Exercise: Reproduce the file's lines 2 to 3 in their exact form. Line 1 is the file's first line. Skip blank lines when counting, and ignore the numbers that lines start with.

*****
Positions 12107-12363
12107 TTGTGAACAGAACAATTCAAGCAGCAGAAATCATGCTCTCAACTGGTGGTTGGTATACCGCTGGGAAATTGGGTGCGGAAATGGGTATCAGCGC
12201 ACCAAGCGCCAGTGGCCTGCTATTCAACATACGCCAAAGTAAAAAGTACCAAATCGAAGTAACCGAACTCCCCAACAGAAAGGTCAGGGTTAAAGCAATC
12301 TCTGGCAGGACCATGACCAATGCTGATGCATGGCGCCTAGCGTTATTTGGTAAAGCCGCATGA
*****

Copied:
12107 TTGTGAACAGAACAATTCAAGCAGCAGAAATCATGCTCTCAACTGGTGGTTGGTATACCGCTGGGAAATTGGGTGCGGAAATGGGTATCAGCGC
12201 ACCAAGCGCCAGTGGCCTGCTATTCAACATACGCCAAAGTAAAAAGTACCAAATCGAAGTAACCGAACTCCCCAACAGAAAGGTCAGGGTTAAAGCAATC